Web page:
Clinical vignette

Doreen is a 34-year-old, single mother of four, with a history of two prior hospitalizations for suicide attempts during mixed states. Doreen entered IPSRT during a mixed-state episode following the birth of her fourth child. She had stopped her mood stabilizers during the pregnancy and had not yet resumed them, despite instructions from her psychiatrist to restart them immediately after delivery (Doreen did not plan to breast-feed). The initial phase of treatment emphasized psychoeducation, including the importance of following the psychiatrist's recommendations in order to prevent another hospitalization (the patient was not currently suicidal). It was immediately apparent that Doreen's erratic sleep schedule, driven by the needs of her newborn infant, contributed substantially to her symptoms. Thus, the therapist moved rapidly to help Doreen enlist assistance from her extended family. Doreen's mother and several sisters each agreed to stay with Doreen one night per week in order to provide her with some relief from nighttime feedings as well as assistance with other household responsibilities. Doreen restarted lithium and olanzapine, and immediately began to feel better.

As Doreen's mood began to stabilize, it became clear that the interpersonal problem area most salient to Doreen's current mood episode was a role dispute with Roger, her boyfriend of 2 years. Roger, the father of Doreen's two youngest children, was unemployed and had a history of drug use. He denied current drug use, but Doreen said, "I'm not so sure." Roger was very suspicious of doctors and medication, routinely disparaging Doreen's efforts to enter treatment and actively discouraging her from taking medication. In fact, he routinely took her medications from the cabinet, perhaps selling them on the street, claiming, "You don't need these." He did not contribute financially to the household, and instead often demanded money from Doreen. The intermediate phase of treatment focused on helping Doreen set some limits with Roger. She had no wish to end the relationship; however, she admitted that she had trouble getting her needs met in it. Therefore, her therapist began to help Doreen's identify and articulate what she wanted from Roger.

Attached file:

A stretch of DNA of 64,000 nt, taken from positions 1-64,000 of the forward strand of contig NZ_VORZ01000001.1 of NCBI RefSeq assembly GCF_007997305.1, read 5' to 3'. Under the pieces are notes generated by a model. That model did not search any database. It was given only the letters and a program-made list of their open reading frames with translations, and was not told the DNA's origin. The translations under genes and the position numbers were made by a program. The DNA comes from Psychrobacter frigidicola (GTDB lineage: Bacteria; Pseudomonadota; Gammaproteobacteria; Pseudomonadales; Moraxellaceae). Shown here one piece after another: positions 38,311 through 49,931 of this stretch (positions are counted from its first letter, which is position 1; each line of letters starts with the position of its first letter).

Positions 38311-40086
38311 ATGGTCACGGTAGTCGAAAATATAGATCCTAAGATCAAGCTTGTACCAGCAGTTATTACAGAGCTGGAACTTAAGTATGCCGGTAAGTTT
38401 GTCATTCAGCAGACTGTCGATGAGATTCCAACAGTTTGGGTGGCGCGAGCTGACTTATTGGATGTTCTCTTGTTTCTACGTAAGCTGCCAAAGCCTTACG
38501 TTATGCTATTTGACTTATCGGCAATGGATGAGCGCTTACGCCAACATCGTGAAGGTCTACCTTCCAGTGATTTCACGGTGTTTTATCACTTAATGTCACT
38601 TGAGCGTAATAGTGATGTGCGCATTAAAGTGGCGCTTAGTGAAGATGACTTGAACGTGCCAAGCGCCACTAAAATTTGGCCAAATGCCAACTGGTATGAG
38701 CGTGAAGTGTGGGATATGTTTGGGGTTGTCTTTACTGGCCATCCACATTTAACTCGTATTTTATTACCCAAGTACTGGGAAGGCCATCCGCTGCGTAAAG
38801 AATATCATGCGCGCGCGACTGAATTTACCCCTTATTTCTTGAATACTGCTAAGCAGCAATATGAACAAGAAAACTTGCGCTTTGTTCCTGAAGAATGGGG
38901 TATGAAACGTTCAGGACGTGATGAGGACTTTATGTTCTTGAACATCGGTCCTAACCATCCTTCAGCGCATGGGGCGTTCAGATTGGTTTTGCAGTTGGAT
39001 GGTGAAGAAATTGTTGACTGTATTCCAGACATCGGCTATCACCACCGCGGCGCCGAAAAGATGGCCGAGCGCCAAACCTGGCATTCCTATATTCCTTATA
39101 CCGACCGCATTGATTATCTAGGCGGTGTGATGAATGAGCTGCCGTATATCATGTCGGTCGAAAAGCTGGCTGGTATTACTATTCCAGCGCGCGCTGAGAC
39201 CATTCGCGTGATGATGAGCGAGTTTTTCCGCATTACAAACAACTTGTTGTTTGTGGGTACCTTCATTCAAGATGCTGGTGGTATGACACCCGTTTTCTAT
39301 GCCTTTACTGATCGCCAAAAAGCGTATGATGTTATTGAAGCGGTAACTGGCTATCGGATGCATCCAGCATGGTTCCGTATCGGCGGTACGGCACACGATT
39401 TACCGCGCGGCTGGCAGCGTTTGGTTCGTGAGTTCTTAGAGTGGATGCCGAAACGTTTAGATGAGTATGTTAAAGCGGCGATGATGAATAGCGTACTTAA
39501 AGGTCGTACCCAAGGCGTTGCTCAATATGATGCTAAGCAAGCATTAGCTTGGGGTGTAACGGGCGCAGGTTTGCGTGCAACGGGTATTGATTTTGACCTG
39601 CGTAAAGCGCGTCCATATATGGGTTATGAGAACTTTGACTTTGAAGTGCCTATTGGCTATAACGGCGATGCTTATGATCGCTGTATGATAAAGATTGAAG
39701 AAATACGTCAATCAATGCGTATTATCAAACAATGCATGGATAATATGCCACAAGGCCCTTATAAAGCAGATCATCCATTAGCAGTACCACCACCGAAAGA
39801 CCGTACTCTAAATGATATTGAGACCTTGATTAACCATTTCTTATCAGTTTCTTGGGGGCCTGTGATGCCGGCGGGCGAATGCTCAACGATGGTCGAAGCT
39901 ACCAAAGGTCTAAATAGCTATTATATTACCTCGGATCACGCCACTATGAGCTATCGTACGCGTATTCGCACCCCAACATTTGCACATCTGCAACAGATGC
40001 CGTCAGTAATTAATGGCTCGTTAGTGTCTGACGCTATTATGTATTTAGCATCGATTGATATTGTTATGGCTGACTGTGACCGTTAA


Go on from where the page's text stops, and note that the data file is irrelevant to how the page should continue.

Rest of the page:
The therapist suggested that they first work on the conflict over Doreen's seeking treatment for bipolar disorder. Doreen asked for some educational materials to give Roger in the hope that he would eventually "come around", but also decided to hide her medications in a new, secure location so that he would be unable to take them from her.

Because Roger often showed up unannounced in the middle of the night, contributing to Doreen's erratic SRM, they also worked toward helping Roger understand that he was only welcome to "show up" before 10 p.m. Initially, Roger was enraged by these limits and disappeared for 2 weeks. When he returned, however, he was conciliatory, and Doreen felt empowered by her capacity to "stand firm" with him. She then decided that she would refuse to give any more money to Roger unless he did some things around the house to help her (fix a broken door, etc.), a decision which helped her feel more competent in the management of both her household and her relationship.

Doreen's mood stabilized after 4 months of treatment, and she graduated to the maintenance phase, which focused on helping her tolerate medication side effects, develop more effective ways to manage her hectic schedule at home, and manage disputes with Roger. Given her multiple psychosocial problems and history of stopping medications precipitously, the therapist felt it important that Doreen continue psychotherapy indefinitely.

Understanding And Treating Bipolar Disorders

Understanding And Treating Bipolar Disorders

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